In June 1969, the school graduated its first class of high-school students. In August, George Roeper released the 1969 Brief Statement reviewing the philosophy in light of having older students. He also includes his thoughts on how architecture can support their educational goals. In this statement, George reiterates the basic premises – diversity, attention to psychological as well as academic needs, and an atmosphere of trust and kindness. George makes greater reference, though, to his belief that students should aspire not only to meet their own life goals, but to advance human progress.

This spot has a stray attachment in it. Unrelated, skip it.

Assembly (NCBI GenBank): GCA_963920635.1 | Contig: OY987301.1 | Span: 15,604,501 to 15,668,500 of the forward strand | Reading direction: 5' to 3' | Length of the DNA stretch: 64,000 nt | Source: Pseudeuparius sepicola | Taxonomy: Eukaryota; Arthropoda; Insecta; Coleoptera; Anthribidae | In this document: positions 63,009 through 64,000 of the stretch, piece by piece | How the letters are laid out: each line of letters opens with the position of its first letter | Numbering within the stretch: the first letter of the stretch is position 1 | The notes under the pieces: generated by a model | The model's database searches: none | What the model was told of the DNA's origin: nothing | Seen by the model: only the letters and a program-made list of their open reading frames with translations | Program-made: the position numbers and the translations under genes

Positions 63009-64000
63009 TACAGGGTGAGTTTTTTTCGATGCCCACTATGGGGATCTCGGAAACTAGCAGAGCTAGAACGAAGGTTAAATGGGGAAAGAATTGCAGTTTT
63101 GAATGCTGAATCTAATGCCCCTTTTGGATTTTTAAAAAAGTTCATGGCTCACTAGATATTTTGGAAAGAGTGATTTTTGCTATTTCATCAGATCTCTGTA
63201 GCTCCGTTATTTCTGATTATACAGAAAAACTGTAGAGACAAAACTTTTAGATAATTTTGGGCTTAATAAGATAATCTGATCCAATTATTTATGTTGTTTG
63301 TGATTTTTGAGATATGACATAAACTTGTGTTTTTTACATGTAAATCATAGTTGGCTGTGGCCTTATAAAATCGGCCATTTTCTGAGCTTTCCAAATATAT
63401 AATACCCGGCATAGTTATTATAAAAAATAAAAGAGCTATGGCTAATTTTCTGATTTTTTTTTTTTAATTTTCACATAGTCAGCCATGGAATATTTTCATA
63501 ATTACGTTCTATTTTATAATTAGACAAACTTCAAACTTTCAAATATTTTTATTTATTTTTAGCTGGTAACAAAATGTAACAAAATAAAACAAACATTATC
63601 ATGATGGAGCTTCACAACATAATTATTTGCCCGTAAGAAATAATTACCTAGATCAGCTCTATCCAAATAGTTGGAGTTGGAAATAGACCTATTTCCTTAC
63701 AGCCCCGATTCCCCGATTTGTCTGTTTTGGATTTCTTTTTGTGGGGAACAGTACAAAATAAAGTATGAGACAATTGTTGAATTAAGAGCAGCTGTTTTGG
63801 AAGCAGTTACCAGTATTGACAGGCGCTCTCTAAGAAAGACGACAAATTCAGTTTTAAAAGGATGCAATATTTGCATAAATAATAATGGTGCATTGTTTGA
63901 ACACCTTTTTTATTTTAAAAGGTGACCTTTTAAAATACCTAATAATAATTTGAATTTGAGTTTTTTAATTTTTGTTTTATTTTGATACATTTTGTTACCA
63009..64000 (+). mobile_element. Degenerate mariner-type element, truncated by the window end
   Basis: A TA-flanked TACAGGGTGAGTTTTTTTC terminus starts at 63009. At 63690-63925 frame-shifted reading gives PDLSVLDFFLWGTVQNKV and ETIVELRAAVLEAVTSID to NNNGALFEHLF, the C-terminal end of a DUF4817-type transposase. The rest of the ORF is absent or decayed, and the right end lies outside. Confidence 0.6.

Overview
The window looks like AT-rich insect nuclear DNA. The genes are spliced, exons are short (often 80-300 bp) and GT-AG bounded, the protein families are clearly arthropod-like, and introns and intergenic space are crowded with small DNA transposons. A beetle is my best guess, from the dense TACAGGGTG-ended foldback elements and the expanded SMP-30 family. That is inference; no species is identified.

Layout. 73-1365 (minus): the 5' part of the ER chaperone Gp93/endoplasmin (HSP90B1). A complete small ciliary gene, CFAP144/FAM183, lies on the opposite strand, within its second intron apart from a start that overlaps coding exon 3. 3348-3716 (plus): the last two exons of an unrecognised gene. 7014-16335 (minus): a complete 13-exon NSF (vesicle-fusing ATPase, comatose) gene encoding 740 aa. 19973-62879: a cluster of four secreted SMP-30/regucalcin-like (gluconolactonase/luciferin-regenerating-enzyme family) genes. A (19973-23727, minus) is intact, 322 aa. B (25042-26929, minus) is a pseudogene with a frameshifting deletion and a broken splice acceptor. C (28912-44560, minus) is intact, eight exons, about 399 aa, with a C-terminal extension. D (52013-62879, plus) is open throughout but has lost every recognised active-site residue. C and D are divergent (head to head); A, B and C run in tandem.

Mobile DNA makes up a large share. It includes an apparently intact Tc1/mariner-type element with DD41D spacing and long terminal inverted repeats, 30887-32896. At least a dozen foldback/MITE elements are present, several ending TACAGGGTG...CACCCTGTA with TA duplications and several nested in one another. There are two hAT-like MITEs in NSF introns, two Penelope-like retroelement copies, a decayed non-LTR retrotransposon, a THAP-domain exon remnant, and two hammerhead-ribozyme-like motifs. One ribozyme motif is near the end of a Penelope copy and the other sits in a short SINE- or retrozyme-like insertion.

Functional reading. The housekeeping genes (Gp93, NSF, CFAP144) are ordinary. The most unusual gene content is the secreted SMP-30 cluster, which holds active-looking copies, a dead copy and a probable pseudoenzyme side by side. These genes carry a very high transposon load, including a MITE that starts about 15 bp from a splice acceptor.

One aspect of this element is a more explicit expectation of excellence: “Since the school is for gifted students, excellence of performance is one of the objectives.” George believed that the excellence gifted people are capable of is critical to solving world problems, and that the school’s program should free students to manifest that excellence. He outlined aspects of the high school educational program that would promote that outcome: students progressing at their own speed, some alternative to assessment by grades, more independent study, an interdisciplinary approach to subjects, and active participation by students in decision-making.